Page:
The Evolution of Modern Finance

Evolution of Modern Finance

Editor’s Note
Dr. Mahuya Basu teaches Finance at Globsyn Business School – one of the best business management colleges in Kolkata. With over 22 years of experience in teaching and academic administration, Dr. Basu’s last stint, in the capacity of a faculty and Head of the Department was at Footwear Design & Development Institute (FDDI), Kolkata. She was earlier associated as a faculty member in ICFAI National College and led several learning sessions for students in the field of Financial management, Economics and Business Research Methods, etc. Dr. Basu has several conference papers and journal publications to her credit, and has co-authored two books. One of her research papers has been awarded as the Third Best Paper from industry and academia in the International Conference of Nirma University; NICOM.

Unlike many fields, ‘Finance’ as a stream of academic study emerged long after its practice began in human civilization. The roots of corporate finance can be stressed back in ancient civilizations of Mesopotamia and ancient Rome, where merchants and traders engaged in financial transactions, employing rudimentary forms of financial management. The joint-stock companies emerged as a form of business in 17th century Europe which laid the groundwork for formalized corporate structures. Compared to its age-old existence, the study of Finance literature started only in the 1950s, more specifically in 1958 with the ground breaking work of Modigliani and Miller.

Similarly, first commodity derivatives including commodity options trading began in Chicago at the Chicago Board of Trade in 1849, whereas the first formalized option pricing model was only introduced in 1973 with the Black-Scholes Option Pricing Model, and the regulatory framework for the same is still not fully developed. Hence, finance is a field where literature often followed practices and theories were often formalized long after the practices were established.

Over the last sixty years, finance witnessed its most spectacular development in diverse fields both in terms of theory and practices. The period following World War II laid the groundwork for the modern financial system. The Bretton Woods Agreement in 1944 established a framework for a stable international monetary system, introducing institutions like the International Monetary Fund (IMF) and the World Bank. The 1960s and 1970s also witnessed the rise of capital markets across the globe.  Stock markets experienced significant growth, with innovations such as the development of mutual funds and the securitization of mortgages expanded investment opportunities and diversified the financial landscape.

The late 20th century marked its way with financial innovation and deregulation leading to the introduction of innovative financial instruments like financial derivatives and Euro dollar bonds. At the same time, the 1980s and 1990s marked the era of “Big Bang” reforms, breaking down traditional barriers between banking, securities, and insurance activities, leading to the creation of universal banks. Early 21st century brought about a technological revolution that revolutionized financial markets, which started with electronic trading platforms and extended to the rise of fintech. The emergence of Blockchain Technology, Cryptocurrencies, and Digital Payment systems has introduced new possibilities and challenges to traditional finance. Along with the growth of institutions and innovative products, the financial service sector has emerged as one of the largest and fastest growing sectors in the global economy. In 2023, all publicly traded companies globally reported a total of 5.3 trillion dollars of net income, almost one third of which came from financial service sectors like banks, insurance companies and investment bankers.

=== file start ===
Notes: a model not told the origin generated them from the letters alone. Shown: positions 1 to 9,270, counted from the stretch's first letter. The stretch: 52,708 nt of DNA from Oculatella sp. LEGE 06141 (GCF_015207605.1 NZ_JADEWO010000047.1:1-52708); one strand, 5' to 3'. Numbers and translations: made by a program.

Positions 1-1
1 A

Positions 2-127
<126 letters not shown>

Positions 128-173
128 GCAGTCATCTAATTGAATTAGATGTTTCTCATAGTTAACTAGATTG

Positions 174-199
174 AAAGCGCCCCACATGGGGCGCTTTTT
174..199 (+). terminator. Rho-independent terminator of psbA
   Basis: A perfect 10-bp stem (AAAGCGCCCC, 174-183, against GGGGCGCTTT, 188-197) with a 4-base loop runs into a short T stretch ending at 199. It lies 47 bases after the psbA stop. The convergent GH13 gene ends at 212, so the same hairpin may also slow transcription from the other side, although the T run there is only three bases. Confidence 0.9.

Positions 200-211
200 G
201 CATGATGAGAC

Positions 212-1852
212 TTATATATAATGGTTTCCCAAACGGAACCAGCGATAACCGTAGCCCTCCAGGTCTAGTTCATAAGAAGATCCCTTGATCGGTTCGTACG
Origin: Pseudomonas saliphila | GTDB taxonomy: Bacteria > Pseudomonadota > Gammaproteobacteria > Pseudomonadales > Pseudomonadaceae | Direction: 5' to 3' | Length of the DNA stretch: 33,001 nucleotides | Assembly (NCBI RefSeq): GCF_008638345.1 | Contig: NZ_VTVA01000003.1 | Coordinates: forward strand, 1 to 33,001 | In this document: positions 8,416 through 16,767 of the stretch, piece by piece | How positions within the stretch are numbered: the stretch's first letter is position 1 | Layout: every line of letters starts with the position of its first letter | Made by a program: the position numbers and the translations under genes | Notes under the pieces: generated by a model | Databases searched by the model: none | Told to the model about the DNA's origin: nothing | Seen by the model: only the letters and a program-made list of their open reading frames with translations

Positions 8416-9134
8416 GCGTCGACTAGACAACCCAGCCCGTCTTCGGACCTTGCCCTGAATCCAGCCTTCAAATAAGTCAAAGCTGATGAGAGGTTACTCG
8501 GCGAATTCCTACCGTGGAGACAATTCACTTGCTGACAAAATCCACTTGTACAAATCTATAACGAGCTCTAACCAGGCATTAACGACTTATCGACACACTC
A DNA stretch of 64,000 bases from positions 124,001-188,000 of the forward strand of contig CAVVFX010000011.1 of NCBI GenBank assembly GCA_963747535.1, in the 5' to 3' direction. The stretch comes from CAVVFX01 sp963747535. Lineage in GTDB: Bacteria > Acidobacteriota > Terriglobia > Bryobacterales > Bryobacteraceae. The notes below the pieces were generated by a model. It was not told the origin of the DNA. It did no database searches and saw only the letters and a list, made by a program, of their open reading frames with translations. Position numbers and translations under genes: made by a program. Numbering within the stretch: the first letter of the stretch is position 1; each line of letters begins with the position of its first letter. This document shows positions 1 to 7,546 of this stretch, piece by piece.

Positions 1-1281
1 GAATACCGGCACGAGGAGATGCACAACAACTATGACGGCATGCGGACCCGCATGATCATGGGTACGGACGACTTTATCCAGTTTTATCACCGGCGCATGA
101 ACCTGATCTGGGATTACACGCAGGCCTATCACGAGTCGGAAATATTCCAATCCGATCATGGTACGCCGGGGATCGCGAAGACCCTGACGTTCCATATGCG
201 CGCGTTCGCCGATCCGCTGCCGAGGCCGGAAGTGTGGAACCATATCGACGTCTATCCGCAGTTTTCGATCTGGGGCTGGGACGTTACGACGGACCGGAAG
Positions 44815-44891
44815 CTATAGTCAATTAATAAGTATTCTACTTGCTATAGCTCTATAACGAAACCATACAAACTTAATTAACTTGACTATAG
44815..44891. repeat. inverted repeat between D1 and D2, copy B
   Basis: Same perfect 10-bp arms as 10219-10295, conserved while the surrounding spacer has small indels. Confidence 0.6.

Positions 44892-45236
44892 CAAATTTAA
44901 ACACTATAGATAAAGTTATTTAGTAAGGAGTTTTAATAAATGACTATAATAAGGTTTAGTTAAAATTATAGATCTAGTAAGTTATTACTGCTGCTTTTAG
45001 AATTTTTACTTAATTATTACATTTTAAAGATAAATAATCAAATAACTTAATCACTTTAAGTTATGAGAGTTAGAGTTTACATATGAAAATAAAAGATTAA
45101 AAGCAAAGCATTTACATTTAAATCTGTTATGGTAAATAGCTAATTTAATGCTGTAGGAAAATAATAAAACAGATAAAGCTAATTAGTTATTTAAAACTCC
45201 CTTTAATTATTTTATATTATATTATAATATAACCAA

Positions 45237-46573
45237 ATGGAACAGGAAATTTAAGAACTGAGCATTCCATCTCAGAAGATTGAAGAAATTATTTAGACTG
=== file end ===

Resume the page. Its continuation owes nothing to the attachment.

With the spectacular growth of industry, the related literature grew rapidly too. Few pivotal starting points were often identified with the emergence of the Modern Portfolio Theory (MPT), Efficient Market Hypothesis (EMH), and Capital Asset Pricing Model (CAPM). Another celebrated theory of finance emerged from the theory of no-arbitrage pricing used in valuing financial derivatives by Ficher Black & Myron Scholes in 1973. But alternative theories grew as fast as its traditional forms with behavioral and environmental finance. In recent years, there has been a growing recognition of the importance of environmental, social, and governance (ESG) factors in financial decision-making leading to the emergence of products like ESG funds and Green bonds.

The vast realm of financial literature and practices, with its rapidly advancing branches, constitutes an intriguing area of exploration. At Globsyn Business School, these dynamic branches, encompassing both literature and practices, receive proper acknowledgment through a diverse range of specialized and optional courses. Students at the B-School are consistently urged to engage in projects and dissertations addressing pertinent and emerging issues in the field of finance. In essence, Globsyn Business School serves as a fertile ground where the seeds of financial education are planted, nurtured, and allowed to flourish.

 

 

Dr. Mahuya Basu
Faculty – Marketing
Globsyn Business School